Both iOS and Android provide built-in device-level checks which can help prevent mobile application abuse. On iOS, DeviceCheck provides a way to associate a few pieces of information per app with each device, On Android, SafetyNet device attestation attempts to ensure that a device is running in a safe environment. These are useful capabilities, but they are only a small part of an in-depth mobile app and API protection scheme.
For almost all useful apps today, interaction with remote services through APIs is the major mode of operation. While security concerns often seem to focus on user authentication, all possible attack surfaces must be considered to ensure a secure API transaction.
From the perspective of the API service, all API calls must be protected by a secure channel between app and service. Although TLS encrypts the channel, a clever attacker may compromise certificate authority on the device or network, so certificate pinning, which can be difficult to implement and maintain, should be used to protect against man-in-the-middle attacks.
Secondly, the API service must have confidence that the app running on the device is authentic. All fake or tampered apps must be rejected. The most common form of app authentication when making an API call is the venerable (and vulnerable) static API key. No matter how well hidden, if hacking the API service is valuable enough, the API key will be stolen, either by reverse engineering in the app or by observing it in an unpinned channel.
Reliable tamper-detection techniques are a must, and decisions about the authenticity of an app should always be made outside the app itself in case the checks themselves are tampered with or bypassed. Remote mobile app attestation techniques can protect against both fake and tampered apps. The app’s package, installed code, and the run time environment are all potential attack surfaces for tampering.
If you have a secure channel and an authentic app, it’s finally time to worry about properly authenticating and authorizing the user using protocols like OAuth2 and OIDC combined with biometric and/or multi-factor authentication. But don’t forget, user authentication is only as strong as the other factors. Standard OAuth2, for example, uses a secret for app authentication, and that’s not enough to prevent a fake app from stealing user credential info.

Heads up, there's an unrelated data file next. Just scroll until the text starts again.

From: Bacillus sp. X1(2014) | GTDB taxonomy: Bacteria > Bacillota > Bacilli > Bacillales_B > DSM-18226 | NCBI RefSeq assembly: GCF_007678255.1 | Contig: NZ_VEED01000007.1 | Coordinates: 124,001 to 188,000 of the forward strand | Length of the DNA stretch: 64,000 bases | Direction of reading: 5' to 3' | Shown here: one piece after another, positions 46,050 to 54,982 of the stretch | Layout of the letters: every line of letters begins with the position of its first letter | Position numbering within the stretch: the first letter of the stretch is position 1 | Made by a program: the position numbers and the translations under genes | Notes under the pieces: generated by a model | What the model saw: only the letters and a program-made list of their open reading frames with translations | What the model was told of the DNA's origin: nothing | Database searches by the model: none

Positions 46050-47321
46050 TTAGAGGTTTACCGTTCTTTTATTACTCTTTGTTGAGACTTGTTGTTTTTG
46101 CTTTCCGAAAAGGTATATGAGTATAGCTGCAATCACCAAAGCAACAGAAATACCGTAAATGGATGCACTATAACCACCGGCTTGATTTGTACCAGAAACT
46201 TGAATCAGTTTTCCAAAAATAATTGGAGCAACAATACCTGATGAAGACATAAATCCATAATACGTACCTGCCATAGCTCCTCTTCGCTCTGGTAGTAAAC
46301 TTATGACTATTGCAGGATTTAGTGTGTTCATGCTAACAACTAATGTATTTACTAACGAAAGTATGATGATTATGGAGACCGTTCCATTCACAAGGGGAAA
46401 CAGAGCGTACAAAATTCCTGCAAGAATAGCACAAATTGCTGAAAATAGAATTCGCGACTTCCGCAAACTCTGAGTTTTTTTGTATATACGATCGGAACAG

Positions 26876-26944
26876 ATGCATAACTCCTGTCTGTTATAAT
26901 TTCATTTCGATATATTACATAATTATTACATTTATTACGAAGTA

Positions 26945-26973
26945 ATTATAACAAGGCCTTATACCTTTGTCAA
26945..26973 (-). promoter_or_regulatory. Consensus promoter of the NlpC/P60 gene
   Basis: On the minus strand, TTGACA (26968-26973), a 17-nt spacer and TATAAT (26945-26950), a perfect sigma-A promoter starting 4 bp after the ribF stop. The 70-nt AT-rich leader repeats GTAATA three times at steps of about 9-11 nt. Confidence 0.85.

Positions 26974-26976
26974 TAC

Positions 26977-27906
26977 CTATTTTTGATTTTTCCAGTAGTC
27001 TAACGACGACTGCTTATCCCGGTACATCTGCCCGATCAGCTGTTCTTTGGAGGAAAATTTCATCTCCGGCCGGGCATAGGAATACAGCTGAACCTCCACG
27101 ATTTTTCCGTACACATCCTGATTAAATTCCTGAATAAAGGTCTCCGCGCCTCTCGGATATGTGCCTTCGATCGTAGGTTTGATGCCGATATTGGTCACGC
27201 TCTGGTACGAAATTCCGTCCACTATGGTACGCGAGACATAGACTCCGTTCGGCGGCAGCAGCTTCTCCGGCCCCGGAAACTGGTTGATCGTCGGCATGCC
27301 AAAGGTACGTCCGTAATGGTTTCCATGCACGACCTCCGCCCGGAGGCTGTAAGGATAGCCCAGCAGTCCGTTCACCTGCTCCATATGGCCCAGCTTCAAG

DeviceCheck provides developers a reliable way to identify a device and can store two bits of information about the device per app. The flags are maintained even if the app is deleted and reinstalled, a user logs in with different credentials or a system reset is performed. Typical flags might include ‘Has this device ever been compromised?’ or ‘Has this app’s free promotion period been used for this device?’.
The DeviceCheck API generates an ephemeral token which uniquely identifies the device to Apple. Your API service combines this token with an authentication key from Apple and requests or updates the flags identified by the per-device bits and maintains a timestamp indicating when they were last modified.
The DeviceCheck implementation assures users of their privacy even while uniquely identifying the device. Developers receive only an ephemeral token, rather than a device serial number or any other identifying information. Similarly Apple stores the flags and timestamps but has no idea of how the flags are interpreted.
From an app authentication perspective, the flags could be used to identify compromised devices or apps, but it is still up to the developer to determine the app’s authenticity. Since app and device conditions change frequently, the ability to store the last authenticity check is of only marginal value.
DeviceCheck and Approov provides more information on how DeviceCheck compares with a state of the art app authentication system.
On Android, SafetyNet is installed as part of Google Play Services installed on Google-approved Android devices. It consists of four APIs:
(Source: Inside Android SafetyNet Attestation)
When using the device attestation API, an app makes a call to the device attestor which sends run time measurements to Google Play Services. Google evaluates the information and provides a cryptographically secure assessment back to the app. The app then forwards the assessment on to the API service for validation. The assessment decision is made outside the app, which is good practice, and the assessment decision can be used by the app to, for example, shut down a mobile-banking app if it is running on a rooted or non-standard phone setup.
Apps must be constantly evaluating not just device health but the health of the application itself. SafetyNet provides limited but effective run-time checks; however, most apps will need additional, more app-specific checks. SafetyNet provides some protection against Fake or tampered apps by reporting the application signature, but full app attestation provides far more protection against zero-day and more dynamic exploits. Note also that access to Google Play Services is required to use SafetyNet.
SafetyNet and Approov provides more information on how SafetyNet compares with a state of the art app authentication system.
DeviceCheck and SafetyNet are potentially useful parts of a mobile API defense in depth security approach. DeviceCheck enables you to mark your app or device as untrusted if you can detect that by some other means. SafetyNet provides more structured checks of the device’s run time environment. Both services can augment but are no replacement for solid app attestation techniques.
For a more in-depth look at mobile API focused security, take a look at the Preventing Mobile App and API Abuse presentation from OWASP AppSec California 2019.
Thanks for reading! For more information on mobile API security, check out www.approov.io.